After months of fighting, Erie County officials settled on changes to the County Charter that include dumping a provision to lengthen legislator terms to four years rather than the current two.
County Executive Mark C. Poloncarz and legislative leaders also agreed on a new ethics law to increase transparency regarding elected officials who have relatives working in government. It also explicitly lists what types of gifts county officials could accept. Anything else above a nominal value would be prohibited.
Complimentary tickets to charitable events with food are permissible. So are honorary sports jerseys and college degrees, and promotional items such as pens, calendars, hats and T-shirts that have an organization or company logo on them but have “no substantial retail value.” Food and drinks worth $15 or less? Fine.
Although officials are not supposed to accept other types of gifts above a nominal value, the county’s financial-disclosure form does not require county officials to report gifts received unless they exceed $1,000 in value.
In addition, the proposed law would not include language limiting political contributions from individuals, businesses or limited liability corporations. County officials contend that such language could not legally supersede state laws regarding contribution limits.
County leaders said they expect little trouble in winning support for the changes to the charter and ethics law – winding down a seven-month, politically charged bureaucratic odyssey over many aspects of the charter, which dictates how county government is run. “It just goes to show what you can do when you work together,” said Poloncarz, who stood with Legislature majority and minority leaders in a rare show of solidarity.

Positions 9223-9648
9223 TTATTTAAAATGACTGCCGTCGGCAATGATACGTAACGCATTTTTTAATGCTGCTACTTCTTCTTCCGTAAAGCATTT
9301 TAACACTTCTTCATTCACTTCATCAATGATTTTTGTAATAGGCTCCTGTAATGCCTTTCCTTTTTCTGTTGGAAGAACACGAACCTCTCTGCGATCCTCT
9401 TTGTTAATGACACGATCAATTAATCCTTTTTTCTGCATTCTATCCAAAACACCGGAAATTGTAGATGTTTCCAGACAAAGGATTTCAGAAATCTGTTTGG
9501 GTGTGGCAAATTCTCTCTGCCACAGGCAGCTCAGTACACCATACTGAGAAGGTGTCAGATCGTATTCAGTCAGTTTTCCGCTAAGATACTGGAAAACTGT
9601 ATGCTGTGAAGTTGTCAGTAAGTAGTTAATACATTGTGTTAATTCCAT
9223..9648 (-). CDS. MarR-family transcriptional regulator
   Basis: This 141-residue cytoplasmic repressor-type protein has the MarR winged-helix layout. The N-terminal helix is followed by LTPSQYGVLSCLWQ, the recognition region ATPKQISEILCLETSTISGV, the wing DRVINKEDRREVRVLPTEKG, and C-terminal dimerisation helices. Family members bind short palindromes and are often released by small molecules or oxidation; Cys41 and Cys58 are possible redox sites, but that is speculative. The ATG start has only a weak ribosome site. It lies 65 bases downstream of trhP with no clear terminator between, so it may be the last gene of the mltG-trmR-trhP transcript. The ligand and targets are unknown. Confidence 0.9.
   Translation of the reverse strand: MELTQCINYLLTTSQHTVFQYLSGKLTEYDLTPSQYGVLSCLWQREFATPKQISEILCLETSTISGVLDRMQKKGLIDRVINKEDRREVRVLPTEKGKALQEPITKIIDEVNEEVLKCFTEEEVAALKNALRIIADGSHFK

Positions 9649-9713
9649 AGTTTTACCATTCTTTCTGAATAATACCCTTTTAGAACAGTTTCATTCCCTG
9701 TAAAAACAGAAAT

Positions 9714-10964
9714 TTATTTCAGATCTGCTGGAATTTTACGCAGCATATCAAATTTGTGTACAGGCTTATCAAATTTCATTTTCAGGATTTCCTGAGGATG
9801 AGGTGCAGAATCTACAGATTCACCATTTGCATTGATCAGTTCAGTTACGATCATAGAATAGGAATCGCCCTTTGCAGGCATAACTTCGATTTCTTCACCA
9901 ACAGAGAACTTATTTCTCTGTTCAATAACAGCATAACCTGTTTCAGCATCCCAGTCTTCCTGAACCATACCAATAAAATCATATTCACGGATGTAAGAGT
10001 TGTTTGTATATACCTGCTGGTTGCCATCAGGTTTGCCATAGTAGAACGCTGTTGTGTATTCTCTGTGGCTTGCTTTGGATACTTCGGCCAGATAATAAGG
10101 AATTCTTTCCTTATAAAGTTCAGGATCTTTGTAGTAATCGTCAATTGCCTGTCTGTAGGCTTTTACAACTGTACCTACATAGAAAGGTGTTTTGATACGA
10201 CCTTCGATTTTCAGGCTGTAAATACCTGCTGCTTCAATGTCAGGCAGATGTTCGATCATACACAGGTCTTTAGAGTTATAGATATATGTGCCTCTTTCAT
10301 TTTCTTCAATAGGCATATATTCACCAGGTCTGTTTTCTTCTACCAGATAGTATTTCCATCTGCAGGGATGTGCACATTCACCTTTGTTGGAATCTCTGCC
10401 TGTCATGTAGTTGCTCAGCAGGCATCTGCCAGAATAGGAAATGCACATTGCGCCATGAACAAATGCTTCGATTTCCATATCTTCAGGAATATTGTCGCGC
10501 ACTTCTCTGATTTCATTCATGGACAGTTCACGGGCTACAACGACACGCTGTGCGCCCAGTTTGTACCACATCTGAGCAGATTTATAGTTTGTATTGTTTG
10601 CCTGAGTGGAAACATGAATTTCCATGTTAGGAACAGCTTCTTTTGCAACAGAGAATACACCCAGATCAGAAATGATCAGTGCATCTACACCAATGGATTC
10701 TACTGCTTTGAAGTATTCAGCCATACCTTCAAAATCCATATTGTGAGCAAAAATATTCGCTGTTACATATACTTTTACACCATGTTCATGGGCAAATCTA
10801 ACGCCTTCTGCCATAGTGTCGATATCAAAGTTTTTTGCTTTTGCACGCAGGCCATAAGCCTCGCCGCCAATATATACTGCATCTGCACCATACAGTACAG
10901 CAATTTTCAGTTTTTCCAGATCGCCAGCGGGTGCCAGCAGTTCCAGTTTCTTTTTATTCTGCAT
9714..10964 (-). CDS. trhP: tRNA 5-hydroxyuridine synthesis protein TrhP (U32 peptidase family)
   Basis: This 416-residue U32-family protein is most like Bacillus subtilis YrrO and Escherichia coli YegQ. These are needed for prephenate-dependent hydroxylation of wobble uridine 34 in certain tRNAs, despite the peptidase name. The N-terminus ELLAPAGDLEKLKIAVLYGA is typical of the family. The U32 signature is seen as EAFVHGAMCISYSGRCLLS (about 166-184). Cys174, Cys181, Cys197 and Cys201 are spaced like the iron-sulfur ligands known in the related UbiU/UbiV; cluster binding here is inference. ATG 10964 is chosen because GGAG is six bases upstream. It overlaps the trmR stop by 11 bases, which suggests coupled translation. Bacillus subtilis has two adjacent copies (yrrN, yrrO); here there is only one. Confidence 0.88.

“These are reforms we can all be proud of,” said Minority Leader Thomas A. Loughran, D-Amherst.
Majority Leader Joseph C. Lorigo, C-West Seneca, credited Poloncarz for sitting down with him for 1½ hours Tuesday to reach compromises on the charter, as well as a new ethics law, both of which are being sent to the full Legislature for consideration.
The Legislature previously passed a charter-revision law that would have given legislators four-year terms, if voters approved, but Poloncarz refused to sign the measure in time for it to go to public referendum in November.
Poloncarz vetoed the charter-revision measure passed by the Legislature and worked on a compromise. The measure hammered out by Poloncarz and lawmakers would replace all prior ethics laws.
Among the key points of the proposed charter and ethics laws:
• The powers would not change for any government branches; therefore, it can be adopted without going to referendum. It does not include four-year terms for legislators or changes to how district lines are drawn, as some lawmakers wanted.
• It places all ethics provisions in a separate law that the Legislature must approve. While prior proposed versions of the charter would have expanded the Board of Ethics to 18 appointed members, the new ethics law leaves the ethics panel at five voting members appointed by the county executive and three nonvoting members who would include a county employee, and appointees of the county attorney and Legislature chairman.
• The ethics law would also require all elected county officials to disclose a list of family members “employed by any government organization in any capacity within the eight counties of Western New York.”
As with prior proposed laws, the new charter-revision law would also require more minorities and women to be interviewed for top county positions. It would also relax the conditions under which elected officials can be given raises.